The importance of the chopping wood and carrying water
The importance of artificial maturity
After 1st year of training when Jordan finally gets to see his Dad
In this scene, Akira explains to Jordan that the process we endure to achieve something is actually more important and beneficial then the achievement itself. Constantly growing and learning from experiences we go through throughout our process. Akira is Jordan’s sensei in Japan who is training him to become an sensei. He makes Jordan chop wood and carry water every single day for hours, his purpose is to help him understand that the process is more important then what you are working towards and the only way to succeed is by falling in love with the process.
In this sense, Akira explains an old concept coined by Tim Elmore which is “artificial maturity.” This basically means there is a difference between reading about something and actually experiencing it. Actually experiencing the scenario allows for you to prepare and react better each time you do it. It’s the difference between practicing something and mastering it.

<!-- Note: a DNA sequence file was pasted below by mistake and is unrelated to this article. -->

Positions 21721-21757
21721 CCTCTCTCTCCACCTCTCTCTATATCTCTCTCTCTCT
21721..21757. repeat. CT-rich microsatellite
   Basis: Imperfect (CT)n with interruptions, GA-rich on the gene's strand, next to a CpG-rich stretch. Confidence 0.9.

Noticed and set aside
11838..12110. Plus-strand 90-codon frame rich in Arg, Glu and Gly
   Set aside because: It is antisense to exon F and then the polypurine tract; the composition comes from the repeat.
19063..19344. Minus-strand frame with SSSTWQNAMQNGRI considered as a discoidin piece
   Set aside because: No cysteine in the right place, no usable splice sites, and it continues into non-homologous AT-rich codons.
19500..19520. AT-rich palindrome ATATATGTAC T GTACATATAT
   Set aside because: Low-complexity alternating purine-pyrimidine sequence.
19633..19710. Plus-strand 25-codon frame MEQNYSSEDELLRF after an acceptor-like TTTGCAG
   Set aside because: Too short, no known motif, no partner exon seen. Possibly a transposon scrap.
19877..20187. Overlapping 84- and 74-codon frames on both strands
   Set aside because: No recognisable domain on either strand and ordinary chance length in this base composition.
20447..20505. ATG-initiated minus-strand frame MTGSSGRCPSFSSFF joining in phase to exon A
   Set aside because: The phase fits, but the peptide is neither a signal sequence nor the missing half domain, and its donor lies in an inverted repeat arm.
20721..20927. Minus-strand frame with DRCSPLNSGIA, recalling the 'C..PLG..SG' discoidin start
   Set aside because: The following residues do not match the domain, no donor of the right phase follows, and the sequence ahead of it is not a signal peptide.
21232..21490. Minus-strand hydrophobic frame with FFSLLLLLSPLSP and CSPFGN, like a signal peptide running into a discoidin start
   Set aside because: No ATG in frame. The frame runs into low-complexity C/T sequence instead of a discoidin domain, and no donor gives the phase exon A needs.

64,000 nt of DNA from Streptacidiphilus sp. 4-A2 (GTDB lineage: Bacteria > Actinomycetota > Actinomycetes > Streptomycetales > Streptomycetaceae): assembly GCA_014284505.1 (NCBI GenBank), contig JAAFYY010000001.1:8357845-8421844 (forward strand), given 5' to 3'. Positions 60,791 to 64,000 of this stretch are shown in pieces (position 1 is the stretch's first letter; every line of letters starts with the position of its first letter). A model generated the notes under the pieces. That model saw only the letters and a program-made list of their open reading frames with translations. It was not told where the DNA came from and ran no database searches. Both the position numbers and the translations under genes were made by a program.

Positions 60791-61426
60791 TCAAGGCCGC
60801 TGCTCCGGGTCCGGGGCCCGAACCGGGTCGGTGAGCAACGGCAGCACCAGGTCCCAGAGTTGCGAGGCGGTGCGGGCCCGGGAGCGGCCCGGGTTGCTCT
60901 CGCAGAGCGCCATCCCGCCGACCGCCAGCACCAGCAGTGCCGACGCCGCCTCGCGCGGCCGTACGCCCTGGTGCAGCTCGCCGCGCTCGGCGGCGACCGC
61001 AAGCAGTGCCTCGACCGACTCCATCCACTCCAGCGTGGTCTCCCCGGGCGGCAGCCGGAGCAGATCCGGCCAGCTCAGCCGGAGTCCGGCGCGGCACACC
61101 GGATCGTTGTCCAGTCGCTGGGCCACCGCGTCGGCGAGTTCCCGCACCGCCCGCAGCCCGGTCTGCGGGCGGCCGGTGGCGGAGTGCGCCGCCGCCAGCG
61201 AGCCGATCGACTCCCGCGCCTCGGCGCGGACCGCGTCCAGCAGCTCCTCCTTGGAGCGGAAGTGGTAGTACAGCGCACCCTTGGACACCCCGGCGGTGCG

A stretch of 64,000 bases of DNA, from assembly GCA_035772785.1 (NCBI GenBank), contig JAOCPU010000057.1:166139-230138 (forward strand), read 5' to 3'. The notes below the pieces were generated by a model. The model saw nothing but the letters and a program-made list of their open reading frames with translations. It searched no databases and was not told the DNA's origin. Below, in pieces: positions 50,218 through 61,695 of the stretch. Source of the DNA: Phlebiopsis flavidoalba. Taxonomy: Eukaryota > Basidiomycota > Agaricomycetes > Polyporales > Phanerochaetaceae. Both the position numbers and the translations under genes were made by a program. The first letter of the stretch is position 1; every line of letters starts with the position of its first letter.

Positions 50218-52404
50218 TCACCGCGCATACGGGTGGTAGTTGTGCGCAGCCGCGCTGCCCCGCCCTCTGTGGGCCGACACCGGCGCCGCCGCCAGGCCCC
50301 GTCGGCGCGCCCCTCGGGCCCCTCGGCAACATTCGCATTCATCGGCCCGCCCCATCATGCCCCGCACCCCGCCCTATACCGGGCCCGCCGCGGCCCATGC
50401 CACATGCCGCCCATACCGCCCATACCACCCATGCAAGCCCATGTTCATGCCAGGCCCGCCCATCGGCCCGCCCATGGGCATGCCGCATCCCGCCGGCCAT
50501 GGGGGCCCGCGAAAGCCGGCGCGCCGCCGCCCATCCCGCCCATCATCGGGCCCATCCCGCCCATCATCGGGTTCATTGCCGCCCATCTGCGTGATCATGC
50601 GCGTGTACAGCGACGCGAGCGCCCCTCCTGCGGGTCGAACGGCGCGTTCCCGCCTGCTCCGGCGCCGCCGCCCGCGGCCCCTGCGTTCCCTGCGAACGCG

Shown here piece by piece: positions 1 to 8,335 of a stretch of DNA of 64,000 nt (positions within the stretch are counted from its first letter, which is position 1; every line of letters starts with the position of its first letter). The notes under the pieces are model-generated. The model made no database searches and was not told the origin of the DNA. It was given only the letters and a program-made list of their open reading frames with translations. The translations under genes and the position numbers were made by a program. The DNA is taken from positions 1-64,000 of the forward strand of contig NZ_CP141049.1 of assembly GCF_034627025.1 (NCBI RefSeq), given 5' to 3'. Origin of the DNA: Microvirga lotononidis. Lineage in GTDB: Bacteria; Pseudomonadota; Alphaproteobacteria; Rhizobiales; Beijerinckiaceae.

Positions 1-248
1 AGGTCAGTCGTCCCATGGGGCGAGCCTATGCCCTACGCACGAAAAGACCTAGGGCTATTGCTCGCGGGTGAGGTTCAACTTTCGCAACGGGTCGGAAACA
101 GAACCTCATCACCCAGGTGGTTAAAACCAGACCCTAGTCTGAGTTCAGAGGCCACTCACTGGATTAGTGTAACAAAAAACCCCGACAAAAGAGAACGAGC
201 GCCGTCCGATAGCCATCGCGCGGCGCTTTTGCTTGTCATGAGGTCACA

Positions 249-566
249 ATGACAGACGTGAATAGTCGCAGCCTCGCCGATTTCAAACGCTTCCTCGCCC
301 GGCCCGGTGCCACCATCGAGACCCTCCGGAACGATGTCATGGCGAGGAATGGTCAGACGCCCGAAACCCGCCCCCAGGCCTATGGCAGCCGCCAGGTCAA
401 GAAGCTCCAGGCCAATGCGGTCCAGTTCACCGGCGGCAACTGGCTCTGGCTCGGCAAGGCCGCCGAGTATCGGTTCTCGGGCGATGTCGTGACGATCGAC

In this scene, Jordan finally gets to see his Dad after he has completed his first year of training. He hasn’t seen him since he enrolled because there is a rule that you aren’t allowed to see your family until you complete your first year. This was a sad and heart felt moment for Jordan because he thought that by the next time he sees his Dad he would’ve already been a sensei. This makes Jordan realize that this is going to be a much more rigorous process than he expected.